It's unclear if it can be programmed, the fact that they say it's disabled by default might suggest that it is.
At least, the document/image you posted makes me believe that is the case.
The extreme cooling in overclocking actually drops the power draw to really low levels, the less movement there is from the electrons the easier it is to move them around and make them stay where they have to.
12900k unlimited power 4.9Ghz all core running cinebench at 160W...all you need is a little liquid nitrogen ¯\(ツ)
Well, the answer is a tad more complicated, but not wrong on principle: the closer you're at "superconductor" level, the less resistance, less energy needed to move stuff around. So yeah. That being said, you still do need a lot of power to reach world records. I recall der8auer or Kingpin saying they do work towards 900W for GPUs, also using liquid nitrogen for cooling, so I'd imagine CPUs are not that different. More than likely not 900W, but 300W or even 400W doesn't seem too unrealistic for all-core OC records.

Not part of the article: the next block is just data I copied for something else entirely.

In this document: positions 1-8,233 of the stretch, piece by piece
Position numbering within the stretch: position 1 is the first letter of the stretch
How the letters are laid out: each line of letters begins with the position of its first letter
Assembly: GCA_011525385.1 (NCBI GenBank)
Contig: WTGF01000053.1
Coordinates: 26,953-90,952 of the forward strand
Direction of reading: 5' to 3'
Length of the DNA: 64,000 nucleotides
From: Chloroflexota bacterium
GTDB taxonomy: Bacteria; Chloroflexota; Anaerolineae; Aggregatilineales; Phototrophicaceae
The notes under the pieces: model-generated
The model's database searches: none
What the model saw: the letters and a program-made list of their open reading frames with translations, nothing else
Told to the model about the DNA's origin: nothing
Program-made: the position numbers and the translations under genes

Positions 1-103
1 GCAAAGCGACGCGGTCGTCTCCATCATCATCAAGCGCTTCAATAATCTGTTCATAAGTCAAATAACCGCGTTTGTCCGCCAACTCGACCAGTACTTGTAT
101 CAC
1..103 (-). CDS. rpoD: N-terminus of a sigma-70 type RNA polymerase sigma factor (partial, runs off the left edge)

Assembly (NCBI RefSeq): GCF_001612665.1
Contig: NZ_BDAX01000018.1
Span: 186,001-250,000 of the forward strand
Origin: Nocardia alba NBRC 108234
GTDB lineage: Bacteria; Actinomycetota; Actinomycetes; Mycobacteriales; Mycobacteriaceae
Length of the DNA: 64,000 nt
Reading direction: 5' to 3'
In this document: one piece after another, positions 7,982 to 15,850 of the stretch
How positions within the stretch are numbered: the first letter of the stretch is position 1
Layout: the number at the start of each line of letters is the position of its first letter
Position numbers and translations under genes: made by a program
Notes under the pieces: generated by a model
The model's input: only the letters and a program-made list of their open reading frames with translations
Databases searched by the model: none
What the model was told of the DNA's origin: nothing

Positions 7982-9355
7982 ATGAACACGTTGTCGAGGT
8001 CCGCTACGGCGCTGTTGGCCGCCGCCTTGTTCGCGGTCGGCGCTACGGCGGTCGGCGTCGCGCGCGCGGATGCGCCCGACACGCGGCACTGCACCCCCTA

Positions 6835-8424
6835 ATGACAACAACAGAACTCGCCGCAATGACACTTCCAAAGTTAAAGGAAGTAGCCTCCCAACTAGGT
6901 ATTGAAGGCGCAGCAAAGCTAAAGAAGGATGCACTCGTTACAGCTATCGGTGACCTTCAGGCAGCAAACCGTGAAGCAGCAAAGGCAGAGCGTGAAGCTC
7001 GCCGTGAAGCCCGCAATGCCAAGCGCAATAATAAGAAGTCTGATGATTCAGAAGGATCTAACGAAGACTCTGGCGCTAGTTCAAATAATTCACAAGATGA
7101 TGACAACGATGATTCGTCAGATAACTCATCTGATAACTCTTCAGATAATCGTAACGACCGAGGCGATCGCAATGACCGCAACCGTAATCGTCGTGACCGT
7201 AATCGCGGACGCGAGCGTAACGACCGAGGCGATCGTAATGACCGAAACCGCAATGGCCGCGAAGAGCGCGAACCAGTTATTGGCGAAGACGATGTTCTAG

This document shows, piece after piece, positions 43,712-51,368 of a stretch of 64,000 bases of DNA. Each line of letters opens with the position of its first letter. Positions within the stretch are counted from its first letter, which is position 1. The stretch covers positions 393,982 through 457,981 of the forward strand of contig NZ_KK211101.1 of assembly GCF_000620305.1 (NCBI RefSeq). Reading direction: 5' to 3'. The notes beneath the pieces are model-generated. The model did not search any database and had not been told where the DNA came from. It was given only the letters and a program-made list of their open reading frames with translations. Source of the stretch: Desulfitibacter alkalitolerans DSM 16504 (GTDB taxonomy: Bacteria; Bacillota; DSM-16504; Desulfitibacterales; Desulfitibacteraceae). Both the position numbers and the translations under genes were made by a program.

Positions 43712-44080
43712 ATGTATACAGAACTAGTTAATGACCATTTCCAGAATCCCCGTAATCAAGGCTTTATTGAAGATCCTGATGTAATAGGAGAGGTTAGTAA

Also! This is relevant from another conversation in another thread/news. Quite interesting findings that agree with the common understanding of most of us here:
It is always nice to see these things against hard data, but at least this time the common intuition/anecdotal evidence aligns perfectly. We're stll perfectly ok with 8-core CPUs for 99% of people and about 100% of gamers. The 6 core CPUs are just a tad less performant (~5% range when loaded), but the different is to minuscule that it's mostly irrelevant. For multiple apps and such, what matters more (at or above 6 cores) is available RAM to just have all that software open. So, 6 core CPUs are perfectly viable and 8 cores (and above) are just for when you know you need the extra CPUs or at least know you will put them to use at some point.